The Old Priest

By Anthony Wallace


University of Pittsburgh Press
September 2013


Reviewed by James Orbesen


Anyone who's gone to a casino before has probably heard to never bet against the house. The odds just aren't in your favor. But in Anthony Wallace's short story collection, The Old Priest, a collection of outsiders keeps trying to defy the odds. Set in and around casinos from the perspective of card sharks, dealers, and even a girl in a dog collar, everyone is trying to get a leg up and break lucky. However, the only break these characters can look forward to is the one between shifts. As a dealer in "Jack Frost" describes it:

Most of the time, in fact, I like to pretend I'm not here, think other thoughts, put my mind in other places, and I can do it, too, because after all these years I can deal a game of 21 in my sleep. Which is the only way a person should have to do a job like this, let me tell you.

Time stands still in most of these stories. Much like the interior of a casino, Wallace offers no clocks to tell you what happens when. Is it night or is it day? How much money has actually been lost? Wallace's characters are constantly finding themselves looking back and wondering where all the time has gone.

Where does it go, after all? Isn't that one of the sourest questions in life? You can quickly make the best laid plans, walk up to the table with an arm full of chips and think luck is on your side. That's the optimism of youth, thinking you can beat the house. Nevertheless, like gravity, the odds are always against you. That mountain of blue chips you've been nursing? Yeah, they're gone.

Wallace showcases how youth can transform in unexpected ways, leaving one stuck in place, chasing their tail. In "The City of Gold," a young girl in the sway of a lecherous older man is taken to New Mexico to make it in the expanding gambling trade:

As soon as we slept together he told me to quit the luncheonette and concentrate on my schoolwork. Sometimes, late at night, he liked to do my hair. He'd pick out my clothes, ask me about my friends, nodding approval or disapproval at what I told him. I thought he was a weirdo but I kept going back for more, I wasn't sure why except that I felt safe with him. At the same time the sex started getting rougher.

Spoken like a true gambler playing one more hand to dig her way out of a hole.

"Have You Seen This Girl" deals with quarrelsome relationships and a short documentary being filmed guerilla-style in a casino. Justin, the filmmaker, promotes his project with the energy of a younger man. Nevertheless, his ideas feel a bit stale, like a manuscript tucked away in a desk drawer for years.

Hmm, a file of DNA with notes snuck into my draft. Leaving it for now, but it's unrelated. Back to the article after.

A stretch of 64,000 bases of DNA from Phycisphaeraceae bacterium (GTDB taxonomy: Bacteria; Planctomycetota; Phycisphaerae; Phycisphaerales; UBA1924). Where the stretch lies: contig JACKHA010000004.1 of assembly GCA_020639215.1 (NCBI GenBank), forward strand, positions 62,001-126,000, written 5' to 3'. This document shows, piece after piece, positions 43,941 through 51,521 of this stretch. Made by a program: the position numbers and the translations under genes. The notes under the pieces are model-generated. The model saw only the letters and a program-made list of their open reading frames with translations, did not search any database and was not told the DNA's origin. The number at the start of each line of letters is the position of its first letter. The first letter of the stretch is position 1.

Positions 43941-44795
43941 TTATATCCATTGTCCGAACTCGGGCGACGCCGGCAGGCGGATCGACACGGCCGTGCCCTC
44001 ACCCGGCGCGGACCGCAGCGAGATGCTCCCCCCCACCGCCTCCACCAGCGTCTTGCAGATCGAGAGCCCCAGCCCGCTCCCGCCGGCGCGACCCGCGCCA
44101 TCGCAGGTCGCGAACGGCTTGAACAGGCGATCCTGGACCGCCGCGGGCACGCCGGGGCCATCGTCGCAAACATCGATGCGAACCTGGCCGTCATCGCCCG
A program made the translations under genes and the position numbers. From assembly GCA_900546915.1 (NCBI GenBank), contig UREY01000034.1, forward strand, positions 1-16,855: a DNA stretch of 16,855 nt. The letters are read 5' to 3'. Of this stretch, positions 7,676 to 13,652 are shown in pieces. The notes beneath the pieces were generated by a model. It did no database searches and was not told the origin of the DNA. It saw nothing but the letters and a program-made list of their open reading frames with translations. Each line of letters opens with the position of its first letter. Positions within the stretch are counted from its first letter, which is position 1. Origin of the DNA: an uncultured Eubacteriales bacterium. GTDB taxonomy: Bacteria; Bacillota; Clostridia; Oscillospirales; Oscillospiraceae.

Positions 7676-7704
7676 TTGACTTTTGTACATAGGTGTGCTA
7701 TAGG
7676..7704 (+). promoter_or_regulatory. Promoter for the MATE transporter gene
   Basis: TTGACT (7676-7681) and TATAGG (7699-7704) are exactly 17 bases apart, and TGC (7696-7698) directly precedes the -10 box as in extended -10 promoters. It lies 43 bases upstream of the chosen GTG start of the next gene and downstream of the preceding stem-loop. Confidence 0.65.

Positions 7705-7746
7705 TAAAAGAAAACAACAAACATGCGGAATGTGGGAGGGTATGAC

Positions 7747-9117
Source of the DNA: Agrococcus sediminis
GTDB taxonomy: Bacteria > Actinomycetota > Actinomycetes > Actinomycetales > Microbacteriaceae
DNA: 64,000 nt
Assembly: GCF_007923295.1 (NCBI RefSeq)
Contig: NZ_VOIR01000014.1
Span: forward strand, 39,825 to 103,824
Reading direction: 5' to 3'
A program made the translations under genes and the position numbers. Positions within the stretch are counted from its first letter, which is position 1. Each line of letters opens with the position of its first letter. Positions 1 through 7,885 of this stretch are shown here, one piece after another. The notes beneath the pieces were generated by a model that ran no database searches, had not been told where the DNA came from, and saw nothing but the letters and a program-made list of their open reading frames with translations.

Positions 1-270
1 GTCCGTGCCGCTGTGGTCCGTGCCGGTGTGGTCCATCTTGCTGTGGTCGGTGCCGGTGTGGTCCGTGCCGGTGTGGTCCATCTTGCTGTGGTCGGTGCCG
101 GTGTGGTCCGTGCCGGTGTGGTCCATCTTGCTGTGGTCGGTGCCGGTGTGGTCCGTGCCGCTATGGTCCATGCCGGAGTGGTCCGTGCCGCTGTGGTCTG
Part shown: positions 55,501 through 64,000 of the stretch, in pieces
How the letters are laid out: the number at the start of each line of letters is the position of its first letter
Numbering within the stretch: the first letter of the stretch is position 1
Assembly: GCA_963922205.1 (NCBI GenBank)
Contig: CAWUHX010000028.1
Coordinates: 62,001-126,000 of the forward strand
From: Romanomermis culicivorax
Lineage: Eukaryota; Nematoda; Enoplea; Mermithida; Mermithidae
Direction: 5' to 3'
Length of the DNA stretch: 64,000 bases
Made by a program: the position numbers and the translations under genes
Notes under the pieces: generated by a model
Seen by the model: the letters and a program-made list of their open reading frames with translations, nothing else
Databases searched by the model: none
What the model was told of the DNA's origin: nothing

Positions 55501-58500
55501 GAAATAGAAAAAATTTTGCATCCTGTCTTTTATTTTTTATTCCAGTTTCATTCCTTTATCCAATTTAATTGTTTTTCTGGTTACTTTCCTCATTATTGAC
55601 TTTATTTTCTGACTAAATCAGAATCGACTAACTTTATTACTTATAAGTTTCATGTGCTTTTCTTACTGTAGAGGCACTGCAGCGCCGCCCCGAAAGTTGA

Most of the footage is of Justin in his dealer's costume, going through his day, giving interviews, taking drugs, reciting Shelley and Keats. Then he becomes an obnoxious gambler in a plaid sportcoat who also happens to give interviews, take drugs, and recite Shelley and Keats. Howard says it's all about the transformation of experience, imaginative flights, things that turn unexpectedly into their opposites.

Both of these stories speak to the unexpected turns life can take, and Wallace uses the casino as a shorthand for all of life's chances and risks. This device, although repetitious, works in each story quite well. It isn't the cards in the characters' hands that are interesting. Instead, it's the cards dealt by fate; and no amount of time can change a bad hand.

Again and again, Wallace references time. In the title story, told in the second person, a narrator recounts his experiences with an aged priest. Though the two shared an intimate teacher/pupil relationship that has come to define the narrator, he cannot help but reflect and speculate that their time together was a bit sinister. There were compromising situations that seemed innocent at first. Plus, the perennial child abuse scandals of the Catholic Church bring long buried memories to the surface.

Still, because of their long, mutual history the narrator reflects on the youth of the old priest. Hailing from Boston, the priest and his friend, Itchy—who might have been his erstwhile lover—seem caught in a time loop of memory and storytelling. For the narrator (and in all the stories contained within Wallace's collection) understanding time and what it does to a person is essential.

To penetrate time you must go outside of time. Outside of time is the world of myth, of eternal and meaningful recurrence. Even as the old priest tells his anecdotes again and again they acquire substance, a kind of permanence or narrative integrity that goes beyond their literal level. No longer does the old priest as a young boy simply knock at Itchy's door; he eternally knocks at Itchy's door. Itchy, perhaps having just come from a fresh beating, eternally answers the door. This is a cool trick.

Like the clockless casinos, the individual tragedies that define these characters' lives are divorced from time. They happen over and over again, becoming more powerful and more influential. A small mistake becomes the neverending turning point of one's life. Time never stops, and no one can step outside of it.

While the sun rises and sets outside, inside the casino things stand still, frozen. Cards are dealt repeatedly. Sometimes you find yourself up and you pick up some slack. You might even end up with a few extra chips. In the end, however, the house always wins. Time always wins. This is what Wallace demonstrates with his stories that take the long view of history and shrugs, knowing that the odds are stacked against us.